Fri | Jan 15, 2021

Roberto Duran biopic lightweight

Published:Sunday | September 11, 2016 | 12:00 AMDamian Levy
Édgar Ramírez (left) and Academy Award winner Roberto De Niro star in Hands of Stone.

Based on the true story of one-time lightweight champion of the world Roberto Duran, Hands of Stone is a very busy movie. It chronicles the rise of Roberto Duran from the streets of Panama to international fame. As it does this, the movie also touches on other aspects of Duran’s life, such as his love life, the struggles of Panamanian politics and even the sport of boxing itself.

Paradoxically, Hands of Stone is about all these things - and nothing.

Initially, the movie feels like it's taking an interesting approach to crafting a biopic. Instead of a traditional story arc, it's more concerned with its characters. You see snapshots of Duran's life at various stages. At each stage, the struggles he faces all seem familiar, making me invested in his character and his plight.

The problem with that is, as a narrative, the moments where he seems to be triumphant fall very flat. It's a movie that lacks a sense of progression, due to its incohesive style.

There's an attempt at that progression in the narration by veteran actor Robert De Niro. Simultaneously, De Niro is the worst and best part of the film. When his narration pops up it's cringe-inducing, rather than engrossing. It destroys any sense of immersion in the story. When he gets to perform, as Duran's trainer Ray Arcel, he near-saves the movie with every scene he's in.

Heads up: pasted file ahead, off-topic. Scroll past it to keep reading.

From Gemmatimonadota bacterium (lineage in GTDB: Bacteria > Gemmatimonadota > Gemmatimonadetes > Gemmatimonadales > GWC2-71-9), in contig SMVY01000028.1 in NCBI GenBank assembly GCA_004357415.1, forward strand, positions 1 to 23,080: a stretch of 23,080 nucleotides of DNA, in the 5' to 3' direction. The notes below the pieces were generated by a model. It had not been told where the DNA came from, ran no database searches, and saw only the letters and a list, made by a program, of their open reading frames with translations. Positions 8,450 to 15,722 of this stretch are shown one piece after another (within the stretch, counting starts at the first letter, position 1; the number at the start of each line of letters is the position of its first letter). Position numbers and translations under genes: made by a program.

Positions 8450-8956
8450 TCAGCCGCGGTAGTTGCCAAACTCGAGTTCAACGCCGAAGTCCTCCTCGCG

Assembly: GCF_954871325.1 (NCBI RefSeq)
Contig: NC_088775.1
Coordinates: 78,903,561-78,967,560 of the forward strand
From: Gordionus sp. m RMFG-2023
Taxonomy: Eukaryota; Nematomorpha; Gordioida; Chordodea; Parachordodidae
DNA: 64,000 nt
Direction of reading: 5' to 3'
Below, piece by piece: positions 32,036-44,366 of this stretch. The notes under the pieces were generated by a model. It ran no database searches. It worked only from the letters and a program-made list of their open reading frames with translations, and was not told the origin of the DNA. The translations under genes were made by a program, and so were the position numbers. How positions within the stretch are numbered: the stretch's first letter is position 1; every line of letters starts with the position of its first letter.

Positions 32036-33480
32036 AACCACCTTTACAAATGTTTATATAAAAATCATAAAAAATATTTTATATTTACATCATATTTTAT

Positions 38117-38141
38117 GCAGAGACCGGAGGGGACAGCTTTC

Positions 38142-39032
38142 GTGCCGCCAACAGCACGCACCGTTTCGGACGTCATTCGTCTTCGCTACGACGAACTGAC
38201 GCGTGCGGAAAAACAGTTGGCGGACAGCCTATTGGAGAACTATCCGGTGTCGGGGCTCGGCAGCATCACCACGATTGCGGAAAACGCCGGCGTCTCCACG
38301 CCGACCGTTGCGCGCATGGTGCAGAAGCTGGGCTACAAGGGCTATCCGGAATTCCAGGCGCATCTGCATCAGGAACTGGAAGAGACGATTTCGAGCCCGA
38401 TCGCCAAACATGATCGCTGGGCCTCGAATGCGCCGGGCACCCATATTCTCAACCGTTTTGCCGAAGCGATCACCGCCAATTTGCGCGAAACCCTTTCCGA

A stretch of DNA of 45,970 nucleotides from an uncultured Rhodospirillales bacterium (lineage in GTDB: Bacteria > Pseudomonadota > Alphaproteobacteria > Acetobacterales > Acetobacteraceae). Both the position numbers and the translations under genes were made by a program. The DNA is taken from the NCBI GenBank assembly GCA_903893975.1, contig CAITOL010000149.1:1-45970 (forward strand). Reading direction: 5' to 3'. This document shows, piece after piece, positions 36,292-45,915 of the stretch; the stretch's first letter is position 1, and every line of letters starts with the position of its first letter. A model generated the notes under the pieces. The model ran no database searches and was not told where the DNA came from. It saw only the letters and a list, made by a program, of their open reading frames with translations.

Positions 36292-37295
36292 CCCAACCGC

There's a story about Roberto and his wife, played by Ana de Armas, how she initially rejected him because of his lack of wealth. There's also the story of Ray Arcel's struggle to have Duran's raw talent stand out, while fighting off the gambling underworld of boxing. The movie would've been better off focusing on one side story with which to parallel Roberto's boxing career, instead of throwing them all at the wall and seeing what sticks.

The answer is spaghetti.

I don't want to keep banging on against this movie. Its ambition is not shrouded in cynicism or leaps in logic. Its stories are easy to follow, but hard to resonate. Walking out of the movie I was mostly disappointed, since I felt that there was something there that could've been great, but instead was ho-hum.

If you're looking to see into the life of Roberto Duran, you'll find that here. It just won't make for the most engaging movie.

Rating: Catch It On Cable.